Some common examples of learned/unproductive rules for emotions:

  • Always treat other people’s feelings as more important than your own.

  • Never do anything that might cause conflict or negative feelings for someone else.

  • Don’t express anger.

  • Use anger to get attention.

  • Ignore your feelings.

  • Don’t trust others with your feelings; keep them to yourself.

  • Never trust your feelings; trust only your logic.

  • Be happy all the time.

Sometimes, we also learn “acceptable” emotional reactions based upon our gender or sexual identity from our families when, in reality, healthy emotional expression is important for everyone. As an adult, you have more options, including replacing those rules which are not helpful.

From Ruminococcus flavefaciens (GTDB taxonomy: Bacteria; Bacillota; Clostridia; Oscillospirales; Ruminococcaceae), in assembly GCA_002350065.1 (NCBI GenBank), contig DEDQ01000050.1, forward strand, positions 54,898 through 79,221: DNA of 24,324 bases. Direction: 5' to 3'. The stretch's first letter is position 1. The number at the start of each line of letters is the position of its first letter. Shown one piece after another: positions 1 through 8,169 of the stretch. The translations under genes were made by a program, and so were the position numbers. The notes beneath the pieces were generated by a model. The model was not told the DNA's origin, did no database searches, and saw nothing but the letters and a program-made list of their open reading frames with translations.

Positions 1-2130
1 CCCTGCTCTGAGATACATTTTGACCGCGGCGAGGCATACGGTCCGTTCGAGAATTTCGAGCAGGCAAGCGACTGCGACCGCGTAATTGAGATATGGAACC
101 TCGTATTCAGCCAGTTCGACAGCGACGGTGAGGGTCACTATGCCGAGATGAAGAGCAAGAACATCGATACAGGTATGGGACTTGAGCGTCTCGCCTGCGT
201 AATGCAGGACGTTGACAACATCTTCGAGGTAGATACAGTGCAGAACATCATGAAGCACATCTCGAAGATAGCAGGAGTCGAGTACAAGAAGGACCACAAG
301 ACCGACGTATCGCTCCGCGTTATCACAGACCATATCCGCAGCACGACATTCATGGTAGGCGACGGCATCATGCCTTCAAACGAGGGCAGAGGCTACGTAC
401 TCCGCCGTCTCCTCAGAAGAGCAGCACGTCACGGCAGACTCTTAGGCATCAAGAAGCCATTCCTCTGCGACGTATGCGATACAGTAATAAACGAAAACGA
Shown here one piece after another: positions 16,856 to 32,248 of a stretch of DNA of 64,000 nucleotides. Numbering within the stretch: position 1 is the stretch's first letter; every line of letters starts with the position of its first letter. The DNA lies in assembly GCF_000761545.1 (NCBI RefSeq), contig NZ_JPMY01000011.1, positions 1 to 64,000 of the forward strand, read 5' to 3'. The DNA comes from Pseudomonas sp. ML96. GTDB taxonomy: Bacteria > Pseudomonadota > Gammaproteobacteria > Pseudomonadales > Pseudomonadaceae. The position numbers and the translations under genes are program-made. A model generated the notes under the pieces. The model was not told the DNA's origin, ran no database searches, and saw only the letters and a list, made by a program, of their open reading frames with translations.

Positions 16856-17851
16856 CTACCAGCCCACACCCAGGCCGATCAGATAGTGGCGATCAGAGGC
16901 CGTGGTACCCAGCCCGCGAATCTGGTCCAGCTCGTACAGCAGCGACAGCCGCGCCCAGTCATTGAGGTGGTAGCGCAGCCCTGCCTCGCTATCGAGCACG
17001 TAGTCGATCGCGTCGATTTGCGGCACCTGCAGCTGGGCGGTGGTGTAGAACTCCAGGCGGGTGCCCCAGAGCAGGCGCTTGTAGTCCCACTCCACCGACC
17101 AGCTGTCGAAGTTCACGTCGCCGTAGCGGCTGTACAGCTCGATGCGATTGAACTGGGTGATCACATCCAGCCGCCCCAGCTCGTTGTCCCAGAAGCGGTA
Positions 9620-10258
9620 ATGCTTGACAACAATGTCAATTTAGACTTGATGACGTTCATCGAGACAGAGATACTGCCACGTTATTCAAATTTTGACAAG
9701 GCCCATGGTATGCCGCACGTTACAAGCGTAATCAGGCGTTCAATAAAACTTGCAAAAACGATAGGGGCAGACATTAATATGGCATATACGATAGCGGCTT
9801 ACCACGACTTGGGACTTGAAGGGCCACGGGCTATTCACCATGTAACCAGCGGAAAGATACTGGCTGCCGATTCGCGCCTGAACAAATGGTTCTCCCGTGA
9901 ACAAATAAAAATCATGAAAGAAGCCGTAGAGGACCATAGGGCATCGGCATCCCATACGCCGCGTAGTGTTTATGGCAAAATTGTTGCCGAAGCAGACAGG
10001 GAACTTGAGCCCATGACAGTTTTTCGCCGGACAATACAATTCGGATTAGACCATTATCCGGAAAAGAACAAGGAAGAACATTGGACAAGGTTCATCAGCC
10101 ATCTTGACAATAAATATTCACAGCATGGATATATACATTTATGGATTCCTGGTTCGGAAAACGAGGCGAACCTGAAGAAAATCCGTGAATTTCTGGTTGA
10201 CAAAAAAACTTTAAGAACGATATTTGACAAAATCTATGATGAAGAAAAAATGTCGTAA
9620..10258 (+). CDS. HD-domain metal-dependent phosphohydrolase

Learning to experience your emotions fully and expressing them in ways that are adaptive and healthy is not a simple process, but there are some key components that can help. In general, it is important to become a good observer of your emotions, to accept and value them, and to attend to what they signal to you. Pay attention to how your interpretations and thoughts affect how you feel and also how the lessons learned in your family about emotional expression continue to influence your behavior. When deciding how to express how you feel, give some thought to all of your options. And most importantly, be patient. Don’t become discouraged when you find yourself struggling with this process. Learning to experience and express your emotions is a life-long process.

Understand, you have emotions, emotions do not have you. You are the infinite being, a soul on a spiritual journey.